# Grouped means (or anything else…)

An easy one today, but something that stumped me for a while* the first time I tried it out.

How do you get a group mean (or other summary statistic) from R? Lets say you have a Y variable that represents repetitions for each of however many factors.

You could subset the data by each combination of the X variables. Something like

trt1alt1 <- mean(data$Y[data$trt==1&data$alt==1,]) trt1alt2 <- mean(data$Y[data$trt==1&data$alt==2,]) trt1alt3 <- mean(data$Y[data$trt==1&data$alt==3,]) trt2alt1 <- mean(data$Y[data$trt==2&data$alt==1,]) trt2alt2 <- mean(data$Y[data$trt==2&data$alt==2,]) trt2alt3 <- mean(data$Y[data$trt==2&data$alt==3,]) ...

would do the trick. But thats daft. For one thing it takes a long time to type or edit, especially if you have a lot of groups.

The better way it to use aggregate.

aggregate(data$Y, by = list(trt = data$trt, alt = data$alt), FUN=mean)

this outputs a table with the levels of the variables and the Y variable. No fuss, no bother. If you need to include other arguments to mean, such as its na.rm argument, thats possible too…

aggregate(data$Y, by = list(trt = data$trt, alt = data$alt), FUN=mean, na.rm=TRUE)

Aggregate can also be applied to other functions, custom built or otherwise. There are also other options, such as the data.table orĀ ddply packages. Some of the apply functions can also do the simple single level stuff too.

* I say a while….I mean an hour or so…so not long at all.

try ?ave

That also looks to be the ticket, although I dont see any advantages over aggregate.

gives you grouped means (or other fun’s) at the original level of data granularity. Say you had a data frame with sales by state, year and you wanted to compute a new field which represented % of sales for that particular state for that year. Think ave is simpler than aggregate for that type of task. For example:

df <- warpbreaks

names(df) <- c('sales','state','year')

df$tot_sales <- ave(df$sales, df$state,df$year, FUN=sum)

df$pct <- df$sales / df$tot_sales

aggregate(df$sales, by = list(df$state, df$year), FUN=sum)

df

But aggregate is for aggregating data i.e. summarising/reducing, rather than creating a vector of the same length for use in later calculations. I completely agree with you though, ave is the function to use in your example, it saves using rep or similar and I can envisage various other scenarios. But for making a group mean for use in summarising the data in a graph or similar, I think aggregate has the advantage.

Thanks for pointing out ave though!! Another useful function!!

Yes, I am pretty big fan of ave…extremely useful for panel data sets. You can even get group cumulative products and sums if the data is sorted appropriately. For example:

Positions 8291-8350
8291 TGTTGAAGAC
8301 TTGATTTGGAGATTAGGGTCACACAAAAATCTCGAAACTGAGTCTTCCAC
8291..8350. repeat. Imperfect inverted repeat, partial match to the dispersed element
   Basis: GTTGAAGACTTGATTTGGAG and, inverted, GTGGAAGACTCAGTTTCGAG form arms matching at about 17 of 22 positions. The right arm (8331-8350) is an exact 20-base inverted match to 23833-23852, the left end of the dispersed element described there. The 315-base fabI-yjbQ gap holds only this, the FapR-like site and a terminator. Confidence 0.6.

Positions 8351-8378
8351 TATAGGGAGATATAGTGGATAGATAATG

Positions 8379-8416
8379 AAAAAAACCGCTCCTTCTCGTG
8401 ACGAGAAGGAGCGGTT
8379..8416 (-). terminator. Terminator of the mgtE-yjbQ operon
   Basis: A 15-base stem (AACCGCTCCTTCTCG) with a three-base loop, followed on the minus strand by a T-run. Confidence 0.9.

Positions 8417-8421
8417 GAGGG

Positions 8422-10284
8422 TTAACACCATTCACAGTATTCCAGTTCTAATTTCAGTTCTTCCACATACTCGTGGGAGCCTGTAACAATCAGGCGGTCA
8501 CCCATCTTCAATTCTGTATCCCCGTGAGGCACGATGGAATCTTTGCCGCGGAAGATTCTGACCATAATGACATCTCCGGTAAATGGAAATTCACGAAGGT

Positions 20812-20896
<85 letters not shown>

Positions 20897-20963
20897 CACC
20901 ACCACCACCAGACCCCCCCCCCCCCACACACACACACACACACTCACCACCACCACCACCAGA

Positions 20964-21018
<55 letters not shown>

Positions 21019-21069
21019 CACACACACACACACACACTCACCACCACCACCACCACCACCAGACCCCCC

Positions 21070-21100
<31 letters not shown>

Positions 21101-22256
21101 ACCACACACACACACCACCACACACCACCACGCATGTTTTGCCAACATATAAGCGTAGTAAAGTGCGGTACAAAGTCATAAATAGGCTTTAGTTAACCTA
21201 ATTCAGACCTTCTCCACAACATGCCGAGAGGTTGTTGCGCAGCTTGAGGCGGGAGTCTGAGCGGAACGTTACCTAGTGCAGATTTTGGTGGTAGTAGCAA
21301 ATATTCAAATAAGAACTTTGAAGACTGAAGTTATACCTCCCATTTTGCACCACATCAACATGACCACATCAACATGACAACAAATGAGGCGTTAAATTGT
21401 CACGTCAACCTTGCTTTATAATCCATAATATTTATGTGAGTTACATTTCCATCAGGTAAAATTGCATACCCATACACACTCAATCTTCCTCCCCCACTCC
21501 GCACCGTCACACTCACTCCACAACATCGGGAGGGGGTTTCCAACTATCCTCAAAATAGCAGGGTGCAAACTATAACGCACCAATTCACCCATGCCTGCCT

df <- warpbreaks

names(df) <- c('sales','state','year')

df$t = c(1:nrow(df)) # add t to represent a more granular time

df = df[order(df$state, df$year, df$t),]

df$cum_sales <- ave(df$sales, df$state,df$year, FUN=cumsum)

df

You can simplify the statement even further, if you use “[" rather than "$" to access the columns. "[" returns a data.frame/list instead of a vector. Try:

## Some dummy data

data <- data.frame(Y=1:18, trt=rep(c("A1", "A2"),9), alt=rep(c("B1", "B2", "B3"), 6))

aggregate(data["Y"], data[c("trt", "alt")], mean)

# trt alt Y

# 1 A1 B1 7

# 2 A2 B1 10

# 3 A1 B2 11

# 4 A2 B2 8

# 5 A1 B3 9

# 6 A2 B3 12

Certainly, although, as Tom mentions, the formula version is simpler still.

aggregate(Y ~ trt + alt, data, mean)

Given your data are in a dataframe, you could simplify & clarify your code by using the formula version of aggregate():

aggregate(Y~trt+alt,data=data, FUN=mean)

Great point, I’ve stumbled into the trap of using the by argument all of the time. I’ll have to update the post or make a new one…

I know so many people who don’t know about aggregate(). It is one of the most useful R functions around for data summary, and very fast. Hopefully your post will enlighten many!

I totally agree that its a great function! This is why I wrote the post – to enlighten those currently in the dark!

Aggregate is great when you stumble upon it. An example would add some value to people who find themselves on this page, through something together with the mtcars dataset I reckon.

Yeah, aggregate isnt the easiest to find, not a very intuitive name. But it is a great function. Thanks for the example suggestion! I’ll have to update the post with a proper example.

It’s definately worth looking more into the *ply functions in the plyr package (ddply being the most common) – they are very powerful.

For functions applied to groups, you probably want summarise / summarize. For example, see Hadley’s comment at http://stackoverflow.com/questions/3277326/group-by-in-r-ddply-with-weighted-mean.

Im not familiar with plyr yet, but I should indeed look into it at some point…